Over the last six years, the Needs-Based Public School Capital Fund has awarded a total of nearly $1.2 billion dollars to local school districts, providing funding for 69 new K-12 construction projects, including 39 new schools, 10 new buildings, and the replacement of 55 existing schools.

“As a former superintendent of a rural school district, I know how important these dollars are to the communities receiving them,” said Robert Taylor, deputy state superintendent for School and Student Advancement. “It’s an investment by the state that will pay dividends into the future for many thousands of students and educators.”

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From election conspiracy theories, to shortchanged teachers, to the truth about NC’s bungled disaster relief program: The week’s top stories on Policy Watch

Click here for the latest radio interviews and commentaries with Policy Watch Director Rob Schofield.

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UNC-Chapel Hill students discuss free expression on campus in public forum

As both students and faculty wrestle with speech issues on campus, a panel of undergraduates came together this week for a discussion on free expression and the environment on campus at UNC-Chapel Hill.

The “Can We Talk?” panel, organized and co-sponsored by the Program for Public Discourse and the university’s Political Science department, was instigated by a recent report on speech issues on UNC-campuses. Mark McNeilly, a professor at UNC-Chapel Hill’s business school and a co-author of the report, gave a brief run-down of his team’s research before moderating the panel.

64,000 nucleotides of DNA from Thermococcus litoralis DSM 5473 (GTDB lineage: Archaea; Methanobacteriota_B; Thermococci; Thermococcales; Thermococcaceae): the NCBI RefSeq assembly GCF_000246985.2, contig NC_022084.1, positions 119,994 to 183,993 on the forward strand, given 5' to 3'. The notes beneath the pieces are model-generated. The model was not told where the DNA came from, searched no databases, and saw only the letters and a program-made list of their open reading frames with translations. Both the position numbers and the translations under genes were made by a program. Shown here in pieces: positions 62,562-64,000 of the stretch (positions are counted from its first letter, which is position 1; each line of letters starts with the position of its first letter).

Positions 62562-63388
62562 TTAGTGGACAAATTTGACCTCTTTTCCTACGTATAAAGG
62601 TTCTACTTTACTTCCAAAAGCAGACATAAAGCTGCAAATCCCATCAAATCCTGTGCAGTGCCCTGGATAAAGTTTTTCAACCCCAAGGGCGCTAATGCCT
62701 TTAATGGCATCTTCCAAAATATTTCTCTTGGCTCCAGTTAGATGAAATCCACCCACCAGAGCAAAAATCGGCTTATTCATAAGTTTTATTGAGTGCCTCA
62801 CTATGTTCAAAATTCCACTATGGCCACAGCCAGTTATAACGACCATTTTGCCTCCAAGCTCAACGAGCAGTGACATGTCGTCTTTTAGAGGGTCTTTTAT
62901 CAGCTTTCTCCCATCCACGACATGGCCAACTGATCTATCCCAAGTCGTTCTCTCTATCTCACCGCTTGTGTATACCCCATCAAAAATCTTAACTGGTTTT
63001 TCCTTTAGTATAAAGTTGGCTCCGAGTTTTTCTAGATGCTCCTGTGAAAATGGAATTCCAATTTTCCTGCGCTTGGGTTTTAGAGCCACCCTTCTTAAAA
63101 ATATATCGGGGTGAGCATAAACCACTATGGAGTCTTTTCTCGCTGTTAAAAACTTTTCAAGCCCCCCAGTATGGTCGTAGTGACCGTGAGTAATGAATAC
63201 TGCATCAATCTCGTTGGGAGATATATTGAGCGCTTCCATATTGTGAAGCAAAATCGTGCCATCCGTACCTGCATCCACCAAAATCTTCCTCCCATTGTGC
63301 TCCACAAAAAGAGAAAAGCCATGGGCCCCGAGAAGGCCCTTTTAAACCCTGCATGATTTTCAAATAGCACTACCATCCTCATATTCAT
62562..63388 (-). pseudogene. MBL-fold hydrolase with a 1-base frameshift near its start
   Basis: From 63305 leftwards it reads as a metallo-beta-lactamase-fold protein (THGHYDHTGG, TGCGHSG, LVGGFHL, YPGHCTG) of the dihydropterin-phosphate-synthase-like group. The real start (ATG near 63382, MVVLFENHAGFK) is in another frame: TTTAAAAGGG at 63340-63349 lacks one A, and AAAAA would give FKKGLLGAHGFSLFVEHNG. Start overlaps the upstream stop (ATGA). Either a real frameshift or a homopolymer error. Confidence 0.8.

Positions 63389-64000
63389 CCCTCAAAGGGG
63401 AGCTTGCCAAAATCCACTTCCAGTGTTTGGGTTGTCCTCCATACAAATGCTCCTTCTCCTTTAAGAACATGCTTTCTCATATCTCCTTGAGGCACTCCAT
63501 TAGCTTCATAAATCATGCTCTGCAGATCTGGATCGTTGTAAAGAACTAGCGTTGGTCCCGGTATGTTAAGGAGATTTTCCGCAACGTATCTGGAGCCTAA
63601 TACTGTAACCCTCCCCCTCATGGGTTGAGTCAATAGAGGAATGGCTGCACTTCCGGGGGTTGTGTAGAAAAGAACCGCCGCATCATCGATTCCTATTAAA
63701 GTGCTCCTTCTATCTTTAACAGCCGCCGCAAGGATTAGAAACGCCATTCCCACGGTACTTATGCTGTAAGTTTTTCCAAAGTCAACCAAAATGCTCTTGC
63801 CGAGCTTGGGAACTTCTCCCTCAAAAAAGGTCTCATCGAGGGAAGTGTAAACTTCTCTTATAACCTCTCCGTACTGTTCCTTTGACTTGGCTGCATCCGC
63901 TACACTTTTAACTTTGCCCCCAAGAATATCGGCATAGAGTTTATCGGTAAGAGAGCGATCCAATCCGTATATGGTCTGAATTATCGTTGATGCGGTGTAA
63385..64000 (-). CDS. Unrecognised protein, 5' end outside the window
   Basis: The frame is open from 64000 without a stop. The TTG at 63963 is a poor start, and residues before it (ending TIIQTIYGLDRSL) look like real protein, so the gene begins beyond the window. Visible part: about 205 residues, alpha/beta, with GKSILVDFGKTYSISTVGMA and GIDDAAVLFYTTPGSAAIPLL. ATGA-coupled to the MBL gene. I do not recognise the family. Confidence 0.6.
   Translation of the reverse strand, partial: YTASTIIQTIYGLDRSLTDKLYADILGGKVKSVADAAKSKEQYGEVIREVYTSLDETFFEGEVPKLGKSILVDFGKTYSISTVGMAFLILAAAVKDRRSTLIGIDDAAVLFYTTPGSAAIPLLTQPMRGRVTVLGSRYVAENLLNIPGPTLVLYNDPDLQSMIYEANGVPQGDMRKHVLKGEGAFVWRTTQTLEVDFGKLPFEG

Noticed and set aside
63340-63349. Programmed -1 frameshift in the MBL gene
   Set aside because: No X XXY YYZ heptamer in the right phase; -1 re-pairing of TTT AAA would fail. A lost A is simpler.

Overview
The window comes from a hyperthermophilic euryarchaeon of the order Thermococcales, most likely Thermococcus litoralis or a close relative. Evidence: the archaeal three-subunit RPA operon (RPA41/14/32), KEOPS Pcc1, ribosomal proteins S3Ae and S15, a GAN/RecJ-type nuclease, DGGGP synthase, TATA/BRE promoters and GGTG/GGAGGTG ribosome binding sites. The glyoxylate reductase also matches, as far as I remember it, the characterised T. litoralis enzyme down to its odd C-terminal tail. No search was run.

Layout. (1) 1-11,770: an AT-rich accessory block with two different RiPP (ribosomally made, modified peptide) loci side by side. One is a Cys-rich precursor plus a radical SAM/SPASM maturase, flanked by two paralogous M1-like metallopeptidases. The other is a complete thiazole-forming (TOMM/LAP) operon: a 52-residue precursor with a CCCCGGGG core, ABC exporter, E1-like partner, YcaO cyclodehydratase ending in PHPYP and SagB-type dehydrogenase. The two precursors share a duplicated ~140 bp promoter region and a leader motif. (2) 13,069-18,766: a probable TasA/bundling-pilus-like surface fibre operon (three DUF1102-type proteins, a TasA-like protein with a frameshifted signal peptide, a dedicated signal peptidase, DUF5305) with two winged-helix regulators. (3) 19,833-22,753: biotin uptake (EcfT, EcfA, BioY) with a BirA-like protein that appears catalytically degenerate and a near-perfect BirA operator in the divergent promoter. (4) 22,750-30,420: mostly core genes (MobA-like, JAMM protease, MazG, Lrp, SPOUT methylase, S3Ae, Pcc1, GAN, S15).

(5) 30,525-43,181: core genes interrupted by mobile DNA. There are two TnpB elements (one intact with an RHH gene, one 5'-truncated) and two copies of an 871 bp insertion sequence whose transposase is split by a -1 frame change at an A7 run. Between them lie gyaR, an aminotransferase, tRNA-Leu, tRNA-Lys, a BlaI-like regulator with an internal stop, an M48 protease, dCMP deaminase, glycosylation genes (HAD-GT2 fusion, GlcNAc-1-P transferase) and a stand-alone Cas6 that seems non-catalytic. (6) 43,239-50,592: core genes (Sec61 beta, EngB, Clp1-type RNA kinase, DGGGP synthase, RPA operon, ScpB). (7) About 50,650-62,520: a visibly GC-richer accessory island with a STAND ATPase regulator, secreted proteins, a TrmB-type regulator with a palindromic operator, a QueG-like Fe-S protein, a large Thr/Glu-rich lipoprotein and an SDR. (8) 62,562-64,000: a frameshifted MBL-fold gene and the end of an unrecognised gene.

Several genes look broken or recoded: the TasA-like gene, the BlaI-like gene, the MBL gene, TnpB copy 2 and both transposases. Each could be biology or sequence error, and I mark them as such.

The four students on the panel said their experience largely lined up with the report’s findings – including not feeling pressure from faculty to conform to certain political views but recognizing their fellow students might judge or socially shun them for their views, leading some to self-censor.

Still, the students said, socializing and debating with those with whom they disagree is an important part of their college experience.

“I just think it’s a good exercise and it helps you get better,” said Cho Nikoi, a history major. “Whether it’s your critical thinking skills or your ability to present arguments. It’s just a good thing to do that, especially as students in school, where we’re doing that every day.”

Maddux Vernon, a double-major in Political Science and Peace, War & Defense, said she finds it helpful to talk – and even debate – with people with whom she disagrees, as long as it remains constructive.

“The best way to do it is to make these conversations normalized and know when to end the conversation once it becomes not productive,” Vernon said. “I think far too many students self censor because they know… it will get into an ugly dog-fight that may lead to them losing friends, may lead to their peers having a lower opinion of them. Which I don’t think is productive.”

Much of her generation isn’t great at coming to compromises, Vernon said, which can be essential to having healthy conversations and leaving the topic when it’s clear disagreements aren’t going to be resolved.

See the entire panel discussion here.

The Program for Public Discourse will hold its next discussion on October 6 as part of its Abbey Speaker Series. The panel discussion, on intellectual diversity in higher education, will be moderated by Dr. William Sturkey, associate professor in UNC-Chapel Hill’s History department.

Details on that event can be found here.